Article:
}

    public void setCourse(String course) 
    {
        this.course = course;
    }

    public void payFees(float fees) 
    {

    }

}
share|improve this question
3  
Course definitely should not extend Student. Inheritance represents an is-a relationship, and a Course is not a Student. – S.L. Barth Dec 9 '12 at 8:43
    
Ok should I make any new classes like EveningCourse extends course? – David Needham Dec 9 '12 at 14:33
    
If you need a new class EveningCourse, it should extend Course. Don't make them until you need them. – S.L. Barth Dec 11 '12 at 9:23

Alright, let's go through everything that is wrong with this code...

public class Person extends Test

^ A person is not a test. ^

// Variables

            String name;

^ Too much vertical white space. ^

        String name;
        int age;
        String address;

        // Default Constructor

        Person()
        {
            name = "";
            age = 0;
            address = "";
        }

^ Very verbose. You can set the default values at the site of variable declaration and leave the default constructor empty. ^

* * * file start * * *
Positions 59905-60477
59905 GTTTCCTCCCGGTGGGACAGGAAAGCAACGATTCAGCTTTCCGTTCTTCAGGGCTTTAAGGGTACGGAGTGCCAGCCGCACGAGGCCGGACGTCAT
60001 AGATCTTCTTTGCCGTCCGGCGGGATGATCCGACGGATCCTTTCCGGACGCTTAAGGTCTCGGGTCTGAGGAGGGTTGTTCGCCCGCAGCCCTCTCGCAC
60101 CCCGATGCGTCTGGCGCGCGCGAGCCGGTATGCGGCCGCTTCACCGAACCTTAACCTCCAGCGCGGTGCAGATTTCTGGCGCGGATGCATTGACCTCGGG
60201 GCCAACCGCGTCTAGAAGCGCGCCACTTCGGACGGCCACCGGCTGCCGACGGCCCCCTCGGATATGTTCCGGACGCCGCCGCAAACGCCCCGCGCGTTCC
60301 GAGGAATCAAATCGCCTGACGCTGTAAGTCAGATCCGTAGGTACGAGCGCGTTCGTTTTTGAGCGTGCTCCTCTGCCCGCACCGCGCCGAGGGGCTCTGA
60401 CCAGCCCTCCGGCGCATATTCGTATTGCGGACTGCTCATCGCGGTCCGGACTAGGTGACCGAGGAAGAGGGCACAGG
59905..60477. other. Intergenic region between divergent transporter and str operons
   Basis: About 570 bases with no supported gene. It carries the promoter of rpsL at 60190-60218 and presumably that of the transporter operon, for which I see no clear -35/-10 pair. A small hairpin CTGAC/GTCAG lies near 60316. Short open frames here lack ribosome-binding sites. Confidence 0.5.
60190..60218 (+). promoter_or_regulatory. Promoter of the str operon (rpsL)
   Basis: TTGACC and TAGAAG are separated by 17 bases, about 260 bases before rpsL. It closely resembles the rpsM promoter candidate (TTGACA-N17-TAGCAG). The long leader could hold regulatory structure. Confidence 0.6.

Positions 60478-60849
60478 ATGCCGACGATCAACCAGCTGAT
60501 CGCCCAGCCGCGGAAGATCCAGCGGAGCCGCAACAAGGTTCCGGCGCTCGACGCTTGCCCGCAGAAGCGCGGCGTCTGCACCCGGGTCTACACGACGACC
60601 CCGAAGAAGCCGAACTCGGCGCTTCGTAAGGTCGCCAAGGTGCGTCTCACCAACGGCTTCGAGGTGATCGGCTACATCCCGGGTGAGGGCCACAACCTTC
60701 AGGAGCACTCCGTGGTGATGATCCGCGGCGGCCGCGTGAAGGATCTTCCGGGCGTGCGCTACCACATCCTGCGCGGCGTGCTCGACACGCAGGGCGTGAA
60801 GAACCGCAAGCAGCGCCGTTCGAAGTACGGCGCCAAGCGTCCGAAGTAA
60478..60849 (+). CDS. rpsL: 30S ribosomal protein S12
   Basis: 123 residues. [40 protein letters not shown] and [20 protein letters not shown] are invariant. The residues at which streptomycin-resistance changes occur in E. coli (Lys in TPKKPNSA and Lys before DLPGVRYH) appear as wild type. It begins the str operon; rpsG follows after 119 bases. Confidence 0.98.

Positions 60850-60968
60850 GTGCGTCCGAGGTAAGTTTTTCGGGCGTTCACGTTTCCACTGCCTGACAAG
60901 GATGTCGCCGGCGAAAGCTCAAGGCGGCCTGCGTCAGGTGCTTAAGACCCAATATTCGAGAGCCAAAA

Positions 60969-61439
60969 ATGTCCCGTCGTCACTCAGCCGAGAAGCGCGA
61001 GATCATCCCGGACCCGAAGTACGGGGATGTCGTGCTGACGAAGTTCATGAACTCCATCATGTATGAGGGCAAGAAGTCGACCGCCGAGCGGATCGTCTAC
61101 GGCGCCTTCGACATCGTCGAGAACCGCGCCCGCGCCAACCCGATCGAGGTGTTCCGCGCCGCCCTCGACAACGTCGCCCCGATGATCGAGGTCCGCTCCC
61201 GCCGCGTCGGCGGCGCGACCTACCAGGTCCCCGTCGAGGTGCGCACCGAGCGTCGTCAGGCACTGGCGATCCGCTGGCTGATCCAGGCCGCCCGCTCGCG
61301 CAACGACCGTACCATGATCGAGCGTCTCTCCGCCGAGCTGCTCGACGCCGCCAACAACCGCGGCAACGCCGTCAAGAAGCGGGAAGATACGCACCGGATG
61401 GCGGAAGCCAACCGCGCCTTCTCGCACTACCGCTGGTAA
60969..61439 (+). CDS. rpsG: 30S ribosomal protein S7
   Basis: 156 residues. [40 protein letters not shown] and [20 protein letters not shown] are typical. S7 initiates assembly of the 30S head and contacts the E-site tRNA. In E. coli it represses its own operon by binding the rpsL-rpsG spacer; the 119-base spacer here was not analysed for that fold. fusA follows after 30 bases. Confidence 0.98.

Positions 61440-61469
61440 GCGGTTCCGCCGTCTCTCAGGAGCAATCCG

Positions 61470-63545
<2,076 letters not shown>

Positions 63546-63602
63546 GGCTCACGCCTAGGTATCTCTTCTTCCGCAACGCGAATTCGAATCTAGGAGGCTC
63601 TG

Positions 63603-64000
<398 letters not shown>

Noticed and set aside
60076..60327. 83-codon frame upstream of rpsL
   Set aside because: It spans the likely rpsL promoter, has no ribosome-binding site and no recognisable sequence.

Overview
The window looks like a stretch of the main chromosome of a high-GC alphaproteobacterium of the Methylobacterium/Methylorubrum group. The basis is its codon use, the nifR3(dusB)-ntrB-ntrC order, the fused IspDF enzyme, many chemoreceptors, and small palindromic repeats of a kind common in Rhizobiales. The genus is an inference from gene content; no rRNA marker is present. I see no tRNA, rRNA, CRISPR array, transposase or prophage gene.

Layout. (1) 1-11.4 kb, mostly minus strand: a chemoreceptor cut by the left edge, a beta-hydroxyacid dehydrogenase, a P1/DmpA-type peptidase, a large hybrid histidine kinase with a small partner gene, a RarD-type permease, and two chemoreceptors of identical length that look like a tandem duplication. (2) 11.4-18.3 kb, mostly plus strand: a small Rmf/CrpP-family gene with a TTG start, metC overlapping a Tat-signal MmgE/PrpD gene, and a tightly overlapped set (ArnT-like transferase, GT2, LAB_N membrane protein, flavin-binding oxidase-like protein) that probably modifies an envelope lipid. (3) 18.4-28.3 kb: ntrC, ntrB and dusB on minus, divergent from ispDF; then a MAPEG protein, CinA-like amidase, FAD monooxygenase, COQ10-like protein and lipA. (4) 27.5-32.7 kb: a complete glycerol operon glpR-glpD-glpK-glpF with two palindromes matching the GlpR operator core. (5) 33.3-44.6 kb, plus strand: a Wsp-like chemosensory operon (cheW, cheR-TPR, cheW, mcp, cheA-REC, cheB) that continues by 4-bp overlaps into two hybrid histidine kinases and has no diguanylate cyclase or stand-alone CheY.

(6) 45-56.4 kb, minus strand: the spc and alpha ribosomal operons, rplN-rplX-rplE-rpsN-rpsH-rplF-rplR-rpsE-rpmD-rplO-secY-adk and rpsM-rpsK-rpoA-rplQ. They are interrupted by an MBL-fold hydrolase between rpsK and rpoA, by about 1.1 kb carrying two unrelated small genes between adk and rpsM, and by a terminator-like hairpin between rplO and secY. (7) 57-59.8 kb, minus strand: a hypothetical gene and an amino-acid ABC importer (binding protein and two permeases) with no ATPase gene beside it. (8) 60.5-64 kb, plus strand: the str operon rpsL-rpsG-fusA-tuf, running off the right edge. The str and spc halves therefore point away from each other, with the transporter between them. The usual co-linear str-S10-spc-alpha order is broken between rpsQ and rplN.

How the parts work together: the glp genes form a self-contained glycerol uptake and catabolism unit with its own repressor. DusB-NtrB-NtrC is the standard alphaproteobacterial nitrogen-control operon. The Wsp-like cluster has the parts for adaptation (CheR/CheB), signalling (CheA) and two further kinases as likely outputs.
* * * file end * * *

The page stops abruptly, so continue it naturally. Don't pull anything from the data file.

String name;
        int age;
        String address;

^ You didn't specify that these member variables are private. They are public by default (which is unacceptable except for final values). ^

        public void display()
        {

            System.out.println("Name = "+ name);
            System.out.println("Age = "+ age);
            System.out.println("address = "+ address);



        }

^ Waaaaay too much vertical whitespace. ^

int studentNum, semester;

^ Avoid declaring multiple variables on one line in Java. It hampers readability and promotes using the same modifiers for all your variables when in reality they should be different (ex. final, volatile, etc). ^

public void setAge(int age)
{
    this.age = age;
}

^ The whole point of not accessing variables directly is to be able to control how they are modified. In this case, it doesn't make sense to change your age to any integer. You probably want to get rid of the setter and instead use a method that increments your age (assuming that your age can't ever go down). At the very least check to make sure that your age isn't negative.

void Display() // Method Overriding
{



}

^ Don't leave a comment saying "// Method Overriding"". Instead, on the above line, write "@Override" (without the quotation marks). ^

public class Course extends Student